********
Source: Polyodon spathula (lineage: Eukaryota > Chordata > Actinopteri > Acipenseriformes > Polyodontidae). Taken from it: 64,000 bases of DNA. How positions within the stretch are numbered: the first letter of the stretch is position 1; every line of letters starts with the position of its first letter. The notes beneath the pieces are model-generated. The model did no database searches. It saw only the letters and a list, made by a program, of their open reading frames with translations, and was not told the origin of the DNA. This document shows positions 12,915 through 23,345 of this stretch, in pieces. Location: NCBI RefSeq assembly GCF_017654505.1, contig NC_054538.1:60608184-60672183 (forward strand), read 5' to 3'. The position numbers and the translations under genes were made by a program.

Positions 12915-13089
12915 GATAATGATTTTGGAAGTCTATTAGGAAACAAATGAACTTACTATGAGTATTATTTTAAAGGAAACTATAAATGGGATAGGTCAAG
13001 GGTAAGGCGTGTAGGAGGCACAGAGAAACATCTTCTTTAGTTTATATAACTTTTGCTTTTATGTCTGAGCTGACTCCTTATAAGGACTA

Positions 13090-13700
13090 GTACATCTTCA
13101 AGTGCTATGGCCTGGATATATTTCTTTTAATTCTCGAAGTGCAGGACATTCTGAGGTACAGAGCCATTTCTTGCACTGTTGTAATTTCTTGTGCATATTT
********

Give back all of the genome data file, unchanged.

Source: Polyodon spathula (lineage: Eukaryota > Chordata > Actinopteri > Acipenseriformes > Polyodontidae). Taken from it: 64,000 bases of DNA. How positions within the stretch are numbered: the first letter of the stretch is position 1; every line of letters starts with the position of its first letter. The notes beneath the pieces are model-generated. The model did no database searches. It saw only the letters and a list, made by a program, of their open reading frames with translations, and was not told the origin of the DNA. This document shows positions 12,915 through 23,345 of this stretch, in pieces. Location: NCBI RefSeq assembly GCF_017654505.1, contig NC_054538.1:60608184-60672183 (forward strand), read 5' to 3'. The position numbers and the translations under genes were made by a program.

Positions 12915-13089
12915 GATAATGATTTTGGAAGTCTATTAGGAAACAAATGAACTTACTATGAGTATTATTTTAAAGGAAACTATAAATGGGATAGGTCAAG
13001 GGTAAGGCGTGTAGGAGGCACAGAGAAACATCTTCTTTAGTTTATATAACTTTTGCTTTTATGTCTGAGCTGACTCCTTATAAGGACTA

Positions 13090-13700
13090 GTACATCTTCA
13101 AGTGCTATGGCCTGGATATATTTCTTTTAATTCTCGAAGTGCAGGACATTCTGAGGTACAGAGCCATTTCTTGCACTGTTGTAATTTCTTGTGCATATTT